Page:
* Louis Phillip - Born May 12, 1966 (Moved in Dec 1971 at age 5½, Adopted at age 8)
* Gary Phillip - Born May 12, 1966 (Moved in Dec 1971 at age 5½, Adopted at age 8)
By her own account, he kept her a near-prisoner and limited her opportunities to pursue her musical ambitions. In her autobiography, she said that he would force her to watch the film Citizen Kane to remind her she would be nothing without him.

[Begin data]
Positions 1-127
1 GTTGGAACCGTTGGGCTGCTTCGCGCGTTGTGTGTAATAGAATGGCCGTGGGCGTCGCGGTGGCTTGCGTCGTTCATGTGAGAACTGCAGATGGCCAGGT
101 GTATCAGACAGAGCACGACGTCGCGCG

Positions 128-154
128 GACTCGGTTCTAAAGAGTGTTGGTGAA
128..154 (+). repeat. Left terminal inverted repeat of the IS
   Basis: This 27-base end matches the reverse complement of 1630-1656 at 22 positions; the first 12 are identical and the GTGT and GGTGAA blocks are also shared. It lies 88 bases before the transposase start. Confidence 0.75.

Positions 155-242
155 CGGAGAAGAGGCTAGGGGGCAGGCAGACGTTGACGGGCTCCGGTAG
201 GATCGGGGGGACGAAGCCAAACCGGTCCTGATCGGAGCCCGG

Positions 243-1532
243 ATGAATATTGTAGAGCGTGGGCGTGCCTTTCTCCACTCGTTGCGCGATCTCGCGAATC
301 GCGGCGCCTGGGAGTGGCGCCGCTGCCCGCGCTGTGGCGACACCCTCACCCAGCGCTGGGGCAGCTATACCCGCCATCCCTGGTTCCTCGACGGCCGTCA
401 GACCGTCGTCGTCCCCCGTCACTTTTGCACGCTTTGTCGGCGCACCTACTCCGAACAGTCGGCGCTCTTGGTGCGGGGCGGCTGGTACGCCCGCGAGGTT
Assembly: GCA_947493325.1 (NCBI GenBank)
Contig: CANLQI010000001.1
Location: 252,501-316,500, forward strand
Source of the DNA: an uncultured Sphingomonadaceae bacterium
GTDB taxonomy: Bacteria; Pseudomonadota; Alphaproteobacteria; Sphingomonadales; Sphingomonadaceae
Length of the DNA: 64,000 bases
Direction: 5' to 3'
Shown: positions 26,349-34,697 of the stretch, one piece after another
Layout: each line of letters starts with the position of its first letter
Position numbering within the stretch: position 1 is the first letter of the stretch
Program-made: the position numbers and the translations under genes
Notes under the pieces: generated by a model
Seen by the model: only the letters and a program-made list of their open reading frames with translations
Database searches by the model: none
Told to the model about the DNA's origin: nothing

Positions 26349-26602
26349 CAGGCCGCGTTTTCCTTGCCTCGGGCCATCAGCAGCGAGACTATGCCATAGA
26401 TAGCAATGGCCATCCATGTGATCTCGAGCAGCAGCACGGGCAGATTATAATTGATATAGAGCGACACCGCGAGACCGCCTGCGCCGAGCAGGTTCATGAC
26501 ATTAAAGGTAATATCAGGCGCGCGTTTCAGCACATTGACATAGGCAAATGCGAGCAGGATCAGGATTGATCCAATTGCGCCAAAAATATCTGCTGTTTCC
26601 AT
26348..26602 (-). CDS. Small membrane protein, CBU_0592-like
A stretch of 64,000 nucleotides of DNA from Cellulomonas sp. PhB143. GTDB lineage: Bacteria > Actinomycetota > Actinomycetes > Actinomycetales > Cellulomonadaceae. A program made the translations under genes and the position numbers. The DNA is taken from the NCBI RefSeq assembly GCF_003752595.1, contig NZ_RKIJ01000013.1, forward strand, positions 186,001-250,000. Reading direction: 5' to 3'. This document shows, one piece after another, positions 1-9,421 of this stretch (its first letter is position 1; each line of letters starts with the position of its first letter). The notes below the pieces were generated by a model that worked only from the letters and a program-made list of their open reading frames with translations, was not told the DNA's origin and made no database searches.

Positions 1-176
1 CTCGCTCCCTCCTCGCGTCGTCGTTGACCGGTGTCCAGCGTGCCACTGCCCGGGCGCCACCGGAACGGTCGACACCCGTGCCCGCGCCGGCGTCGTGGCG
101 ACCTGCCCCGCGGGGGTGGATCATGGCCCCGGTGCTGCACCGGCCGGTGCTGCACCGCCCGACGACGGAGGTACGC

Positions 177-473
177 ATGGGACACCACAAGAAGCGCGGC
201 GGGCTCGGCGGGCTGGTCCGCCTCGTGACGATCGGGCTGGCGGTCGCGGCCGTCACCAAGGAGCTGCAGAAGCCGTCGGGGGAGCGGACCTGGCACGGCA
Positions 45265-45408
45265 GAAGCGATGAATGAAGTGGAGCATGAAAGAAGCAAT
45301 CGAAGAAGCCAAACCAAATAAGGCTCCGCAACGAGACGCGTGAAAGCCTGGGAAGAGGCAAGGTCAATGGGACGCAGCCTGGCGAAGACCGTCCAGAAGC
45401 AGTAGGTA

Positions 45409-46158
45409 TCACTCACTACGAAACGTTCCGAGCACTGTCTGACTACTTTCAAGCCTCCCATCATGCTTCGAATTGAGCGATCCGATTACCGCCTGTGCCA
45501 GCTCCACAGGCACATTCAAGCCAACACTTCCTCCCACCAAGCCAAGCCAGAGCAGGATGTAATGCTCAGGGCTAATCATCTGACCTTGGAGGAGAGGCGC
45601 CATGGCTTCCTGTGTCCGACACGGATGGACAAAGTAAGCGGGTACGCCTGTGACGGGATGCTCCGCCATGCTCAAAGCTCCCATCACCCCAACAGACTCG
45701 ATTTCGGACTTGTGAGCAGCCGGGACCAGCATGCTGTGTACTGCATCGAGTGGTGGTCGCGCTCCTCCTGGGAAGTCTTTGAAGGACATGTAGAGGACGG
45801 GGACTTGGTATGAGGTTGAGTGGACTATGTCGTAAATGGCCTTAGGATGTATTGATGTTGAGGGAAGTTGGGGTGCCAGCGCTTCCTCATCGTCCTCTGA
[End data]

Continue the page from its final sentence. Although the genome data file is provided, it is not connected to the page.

Spector's domineering attitude led to the dissolution of their marriage. Bennett was forbidden to speak to the Rolling Stones or tour with the Beatles, for fear of infidelity. Bennett claims Spector showed her a gold coffin with a glass top in his basement, promising to kill and display her should she leave him. During Spector's reclusive period in the late 1960s, he reportedly kept his wife locked inside their mansion. She claimed he also hid her shoes to dissuade her from walking outside, and kept the house dark because he didn't want anyone to see his balding head. Spector's son later claimed that he was kept locked in his room, with a pot in the corner to be used as a toilet. Ronnie Spector did leave the producer and filed for divorce in 1972. She wrote a book about her experiences, and said years later, "I can only say that when I left in the early 1970s, I knew that if I didn't leave at that time, I was going to die there." She and Spector separated in 1973 and divorced one year later.